Much is being made of the new Gallup Poll that shows more Americans blame George W. Bush for the current state of the economy than Barack Obama. Sixty-eight percent of Americans think the 43rd president deserves a great deal or a moderate amount of blame for America’s economic problems. That’s more than the 52 percent who feel the same way about the 44th president. The Obama campaign is taking this to heart. In his recent speeches Obama has taken to more or less asking the public for a mulligan on the economy because even after three and a half years in office, the country’s problems are, he says, Bush’s fault. This poll would seem to validate his conclusion that this is a good campaign strategy. But the idea that Bush’s numbers should give much comfort to the Democrats as President Obama tries for a second term this fall is laughable.
The first reason why the president’s re-election team shouldn’t place much faith in this poll as a guide to their campaign tactics is obvious. While Bush is still deeply unpopular, he is not on the ballot in November. Obama is, and the idea that the president can be re-elected simply because he is not Bush makes no sense.
Second, Gallup has been asking this question since Obama took office. In July 2009, it was not unreasonable that 80 percent of those questioned blamed Bush while only 32 percent blamed Obama. But during the last three years, the gap between the two has narrowed dramatically, with a majority of those polled blaming Obama for the past two years even as the number of those pinning it on Bush has declined.
Bush left office on the heels of a dramatic economic downturn in his last year in office that culminated in a Wall Street collapse during the fall of 2008 which ensured that Republican presidential nominee John McCain had no chance of succeeding him. After the fallout from Hurricane Katrina and the bloody aftermath of the invasion of Iraq, Bush’s second term began to appear as a failed presidency, with even supporters of the GOP thinking ill of him. The hangover from those dark days still influences polling about Bush, who registers as even more unpopular than a truly failed president like Jimmy Carter.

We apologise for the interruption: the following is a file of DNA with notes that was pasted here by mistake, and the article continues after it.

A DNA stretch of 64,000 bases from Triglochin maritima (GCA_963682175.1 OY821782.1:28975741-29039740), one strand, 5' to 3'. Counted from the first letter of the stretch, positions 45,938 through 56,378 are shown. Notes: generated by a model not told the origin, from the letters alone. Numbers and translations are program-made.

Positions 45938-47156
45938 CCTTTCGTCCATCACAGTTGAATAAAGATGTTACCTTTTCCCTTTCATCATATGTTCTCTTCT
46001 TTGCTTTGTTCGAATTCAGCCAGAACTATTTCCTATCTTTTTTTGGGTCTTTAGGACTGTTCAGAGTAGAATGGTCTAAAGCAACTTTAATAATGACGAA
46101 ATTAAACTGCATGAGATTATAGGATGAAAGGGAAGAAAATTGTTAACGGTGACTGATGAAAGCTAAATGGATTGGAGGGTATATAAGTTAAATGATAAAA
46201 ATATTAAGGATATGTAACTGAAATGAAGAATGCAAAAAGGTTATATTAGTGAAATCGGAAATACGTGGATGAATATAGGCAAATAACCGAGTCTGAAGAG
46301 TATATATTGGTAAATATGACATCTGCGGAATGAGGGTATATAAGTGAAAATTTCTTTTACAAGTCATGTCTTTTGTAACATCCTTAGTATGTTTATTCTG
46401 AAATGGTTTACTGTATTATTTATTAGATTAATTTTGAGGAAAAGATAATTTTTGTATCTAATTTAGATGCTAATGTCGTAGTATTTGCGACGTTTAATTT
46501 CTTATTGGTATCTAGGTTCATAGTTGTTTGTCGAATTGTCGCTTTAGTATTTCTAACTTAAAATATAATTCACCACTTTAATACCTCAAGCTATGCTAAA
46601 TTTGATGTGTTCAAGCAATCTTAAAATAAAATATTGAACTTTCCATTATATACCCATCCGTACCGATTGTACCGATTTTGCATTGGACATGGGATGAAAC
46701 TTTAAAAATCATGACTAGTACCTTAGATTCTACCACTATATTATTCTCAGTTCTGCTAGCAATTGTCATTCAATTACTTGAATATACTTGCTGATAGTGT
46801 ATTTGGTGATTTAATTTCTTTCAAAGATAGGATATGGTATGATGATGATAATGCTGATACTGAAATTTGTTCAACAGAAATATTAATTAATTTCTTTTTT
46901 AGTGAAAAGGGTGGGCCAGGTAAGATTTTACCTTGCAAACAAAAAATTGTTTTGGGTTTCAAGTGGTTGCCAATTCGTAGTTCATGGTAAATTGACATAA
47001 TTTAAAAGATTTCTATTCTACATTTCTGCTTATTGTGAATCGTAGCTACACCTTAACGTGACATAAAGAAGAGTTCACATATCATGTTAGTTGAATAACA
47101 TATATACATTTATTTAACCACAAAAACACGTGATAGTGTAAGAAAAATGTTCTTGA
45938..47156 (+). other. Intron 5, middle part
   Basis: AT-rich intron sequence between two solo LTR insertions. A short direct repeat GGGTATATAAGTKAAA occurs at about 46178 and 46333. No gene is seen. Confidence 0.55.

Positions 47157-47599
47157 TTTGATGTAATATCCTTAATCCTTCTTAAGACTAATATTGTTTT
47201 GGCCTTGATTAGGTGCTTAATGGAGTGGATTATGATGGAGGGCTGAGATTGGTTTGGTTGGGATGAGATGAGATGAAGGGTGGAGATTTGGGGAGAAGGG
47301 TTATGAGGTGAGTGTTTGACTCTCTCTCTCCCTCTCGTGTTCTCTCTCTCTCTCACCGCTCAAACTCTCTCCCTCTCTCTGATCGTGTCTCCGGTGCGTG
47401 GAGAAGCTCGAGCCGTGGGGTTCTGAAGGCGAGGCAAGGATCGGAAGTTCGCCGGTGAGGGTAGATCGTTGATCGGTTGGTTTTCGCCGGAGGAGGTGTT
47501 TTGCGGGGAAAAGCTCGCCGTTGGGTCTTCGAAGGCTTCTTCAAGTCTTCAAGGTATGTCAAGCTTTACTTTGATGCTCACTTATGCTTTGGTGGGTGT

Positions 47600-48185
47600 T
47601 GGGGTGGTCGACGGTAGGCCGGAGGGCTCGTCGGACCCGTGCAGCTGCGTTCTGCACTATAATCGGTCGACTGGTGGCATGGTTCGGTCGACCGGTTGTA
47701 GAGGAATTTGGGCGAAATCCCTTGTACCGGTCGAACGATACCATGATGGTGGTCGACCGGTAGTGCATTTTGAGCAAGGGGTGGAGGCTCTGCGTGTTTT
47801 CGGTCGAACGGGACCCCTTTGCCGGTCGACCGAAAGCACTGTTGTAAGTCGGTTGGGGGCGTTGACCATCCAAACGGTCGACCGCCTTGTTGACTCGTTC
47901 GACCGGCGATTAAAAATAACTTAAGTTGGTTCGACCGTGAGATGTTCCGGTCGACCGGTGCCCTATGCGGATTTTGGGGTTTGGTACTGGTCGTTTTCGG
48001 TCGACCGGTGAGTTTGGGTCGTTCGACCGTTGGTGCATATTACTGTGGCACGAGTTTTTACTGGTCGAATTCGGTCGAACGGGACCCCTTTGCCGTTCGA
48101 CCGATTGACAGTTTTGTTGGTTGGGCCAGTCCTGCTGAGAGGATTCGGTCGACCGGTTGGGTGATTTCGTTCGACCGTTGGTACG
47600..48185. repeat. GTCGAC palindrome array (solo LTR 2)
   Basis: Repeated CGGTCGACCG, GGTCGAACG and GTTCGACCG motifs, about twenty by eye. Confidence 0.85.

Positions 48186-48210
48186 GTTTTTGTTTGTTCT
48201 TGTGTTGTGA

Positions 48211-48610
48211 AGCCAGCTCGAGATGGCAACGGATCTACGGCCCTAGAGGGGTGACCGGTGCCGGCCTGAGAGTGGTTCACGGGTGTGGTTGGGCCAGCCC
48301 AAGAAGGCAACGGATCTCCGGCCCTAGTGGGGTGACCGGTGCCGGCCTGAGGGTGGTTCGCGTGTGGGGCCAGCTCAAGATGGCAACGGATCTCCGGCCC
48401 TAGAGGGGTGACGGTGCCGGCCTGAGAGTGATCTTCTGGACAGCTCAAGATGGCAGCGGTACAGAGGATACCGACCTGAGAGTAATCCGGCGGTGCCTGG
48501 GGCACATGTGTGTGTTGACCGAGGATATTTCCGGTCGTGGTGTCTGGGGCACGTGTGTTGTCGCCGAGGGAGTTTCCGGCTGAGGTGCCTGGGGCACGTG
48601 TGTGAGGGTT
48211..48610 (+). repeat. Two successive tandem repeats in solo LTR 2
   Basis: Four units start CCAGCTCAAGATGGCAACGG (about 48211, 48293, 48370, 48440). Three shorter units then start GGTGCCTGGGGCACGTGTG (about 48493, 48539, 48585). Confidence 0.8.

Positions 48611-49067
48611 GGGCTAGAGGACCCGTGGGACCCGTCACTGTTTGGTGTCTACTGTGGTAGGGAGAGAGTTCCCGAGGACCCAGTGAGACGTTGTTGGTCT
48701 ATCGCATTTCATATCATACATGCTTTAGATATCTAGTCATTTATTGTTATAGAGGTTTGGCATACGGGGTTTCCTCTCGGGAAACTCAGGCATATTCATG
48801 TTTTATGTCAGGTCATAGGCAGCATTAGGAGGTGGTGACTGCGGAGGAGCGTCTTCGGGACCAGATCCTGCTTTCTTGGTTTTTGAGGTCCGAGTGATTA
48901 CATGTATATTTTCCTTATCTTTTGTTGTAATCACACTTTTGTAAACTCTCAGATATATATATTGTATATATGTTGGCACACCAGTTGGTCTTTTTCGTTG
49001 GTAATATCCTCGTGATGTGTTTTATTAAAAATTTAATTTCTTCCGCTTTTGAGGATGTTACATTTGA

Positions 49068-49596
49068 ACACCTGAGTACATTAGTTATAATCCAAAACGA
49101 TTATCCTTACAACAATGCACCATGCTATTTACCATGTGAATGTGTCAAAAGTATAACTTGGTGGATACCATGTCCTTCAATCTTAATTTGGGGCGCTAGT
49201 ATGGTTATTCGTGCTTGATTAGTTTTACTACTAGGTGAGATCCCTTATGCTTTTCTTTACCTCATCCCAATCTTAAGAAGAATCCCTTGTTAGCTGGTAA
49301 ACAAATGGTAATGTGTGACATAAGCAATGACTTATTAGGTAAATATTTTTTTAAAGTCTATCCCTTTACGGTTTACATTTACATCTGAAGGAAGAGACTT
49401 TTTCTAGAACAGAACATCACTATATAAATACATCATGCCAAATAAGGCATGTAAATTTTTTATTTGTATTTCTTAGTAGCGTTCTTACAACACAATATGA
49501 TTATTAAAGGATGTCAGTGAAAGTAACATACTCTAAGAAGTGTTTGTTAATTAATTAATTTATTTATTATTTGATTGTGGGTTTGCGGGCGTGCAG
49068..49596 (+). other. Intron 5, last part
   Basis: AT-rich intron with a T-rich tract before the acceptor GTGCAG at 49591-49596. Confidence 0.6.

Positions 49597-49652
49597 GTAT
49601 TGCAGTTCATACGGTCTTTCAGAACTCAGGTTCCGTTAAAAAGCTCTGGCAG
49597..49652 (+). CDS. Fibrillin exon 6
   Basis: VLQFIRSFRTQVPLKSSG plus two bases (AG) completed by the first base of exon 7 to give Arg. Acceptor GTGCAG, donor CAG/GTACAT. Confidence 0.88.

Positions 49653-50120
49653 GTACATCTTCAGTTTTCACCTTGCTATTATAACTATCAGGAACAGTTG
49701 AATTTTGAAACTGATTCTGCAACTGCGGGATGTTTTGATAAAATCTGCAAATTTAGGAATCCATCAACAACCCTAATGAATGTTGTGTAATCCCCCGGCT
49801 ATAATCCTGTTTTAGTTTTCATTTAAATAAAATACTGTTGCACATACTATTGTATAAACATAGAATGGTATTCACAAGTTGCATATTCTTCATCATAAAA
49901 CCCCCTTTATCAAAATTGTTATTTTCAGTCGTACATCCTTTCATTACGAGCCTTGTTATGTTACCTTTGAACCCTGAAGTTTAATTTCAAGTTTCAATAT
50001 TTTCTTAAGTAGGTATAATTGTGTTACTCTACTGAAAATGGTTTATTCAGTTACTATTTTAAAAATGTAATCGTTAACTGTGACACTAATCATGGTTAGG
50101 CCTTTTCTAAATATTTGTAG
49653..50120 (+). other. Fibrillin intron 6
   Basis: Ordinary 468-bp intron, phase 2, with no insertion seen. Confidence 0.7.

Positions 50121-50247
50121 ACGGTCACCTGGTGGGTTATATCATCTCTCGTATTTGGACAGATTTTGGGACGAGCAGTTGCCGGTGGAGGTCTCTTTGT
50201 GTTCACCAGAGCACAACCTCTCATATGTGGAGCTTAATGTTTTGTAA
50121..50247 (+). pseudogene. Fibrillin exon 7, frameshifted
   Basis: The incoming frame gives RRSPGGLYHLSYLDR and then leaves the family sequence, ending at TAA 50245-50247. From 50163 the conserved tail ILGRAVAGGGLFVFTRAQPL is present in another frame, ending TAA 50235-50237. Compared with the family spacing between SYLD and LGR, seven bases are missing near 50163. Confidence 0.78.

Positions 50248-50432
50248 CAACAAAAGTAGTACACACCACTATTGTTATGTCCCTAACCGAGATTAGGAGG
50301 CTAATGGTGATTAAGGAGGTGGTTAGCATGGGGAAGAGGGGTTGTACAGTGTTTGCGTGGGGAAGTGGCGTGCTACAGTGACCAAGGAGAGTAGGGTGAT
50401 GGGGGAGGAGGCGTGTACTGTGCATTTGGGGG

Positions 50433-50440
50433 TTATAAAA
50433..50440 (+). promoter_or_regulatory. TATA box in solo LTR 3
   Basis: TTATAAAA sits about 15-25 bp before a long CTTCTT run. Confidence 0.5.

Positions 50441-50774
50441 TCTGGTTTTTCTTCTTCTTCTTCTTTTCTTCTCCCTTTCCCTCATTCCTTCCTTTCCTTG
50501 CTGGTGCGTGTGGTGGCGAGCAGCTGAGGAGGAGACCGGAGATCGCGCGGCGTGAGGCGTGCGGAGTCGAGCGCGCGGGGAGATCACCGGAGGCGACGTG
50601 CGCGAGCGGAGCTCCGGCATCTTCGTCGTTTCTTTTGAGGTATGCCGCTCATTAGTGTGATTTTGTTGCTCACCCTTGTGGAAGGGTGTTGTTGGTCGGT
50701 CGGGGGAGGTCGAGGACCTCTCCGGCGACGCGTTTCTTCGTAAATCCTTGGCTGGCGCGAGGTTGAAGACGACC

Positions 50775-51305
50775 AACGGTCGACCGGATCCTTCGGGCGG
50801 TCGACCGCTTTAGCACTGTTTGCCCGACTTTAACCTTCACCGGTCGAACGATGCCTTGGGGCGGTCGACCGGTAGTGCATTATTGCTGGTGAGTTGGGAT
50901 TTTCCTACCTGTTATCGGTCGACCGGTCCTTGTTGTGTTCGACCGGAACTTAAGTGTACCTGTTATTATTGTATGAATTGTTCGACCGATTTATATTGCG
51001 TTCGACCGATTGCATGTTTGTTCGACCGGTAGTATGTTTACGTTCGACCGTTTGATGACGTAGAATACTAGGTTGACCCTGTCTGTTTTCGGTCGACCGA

It is certainly possible many Americans will go on blaming Bush for our problems in the coming years, even long after both he and Obama leave office. But that says more about the way the country thinks about him than it does about the 2012 election.
Were the Republican challenging the president someone closely associated with the Bush administration, a re-election campaign focused on blaming Bush for the nation’s problems might make some sense. But Mitt Romney is not such a figure. While his foreign policy approach seems broadly similar to that of Bush and rightly so from my point of view, that cannot truly be said of much of his economic and other domestic proposals. Conservatives compared Romney to Bush and called him a “big government Republican” during the GOP primaries. But the truth is, he is far more of a fiscal hawk and presents a different take on federalism issues as his rejection of Bush’s “No Child Left Behind” education policies showed.
But a campaign that is still counting on animus toward George W. Bush being enough to carry Obama back to the White House this year is one that is clearly short on new ideas. More to the point, the reversion to blaming Bush is a tacit confession that nothing Obama has tried in the past three years has worked. Because his signature legislative accomplishments — ObamaCare and the billion-dollar stimulus boondoggle — are both deeply unpopular, the president has no domestic accomplishments to brag about except bogus economic statistics that ring hollow to a nation that knows how bad things still are.
The backlash against the president’s claim that the private sector is “doing just fine” shows just how badly he seems to have miscalculated the public’s mood. If he goes on spending the next five months trying to blame Bush rather than taking responsibility for his own failed administration, he will soon be joining the 43rd president on the sidelines as his successor gets a chance to fix the mess he leaves behind.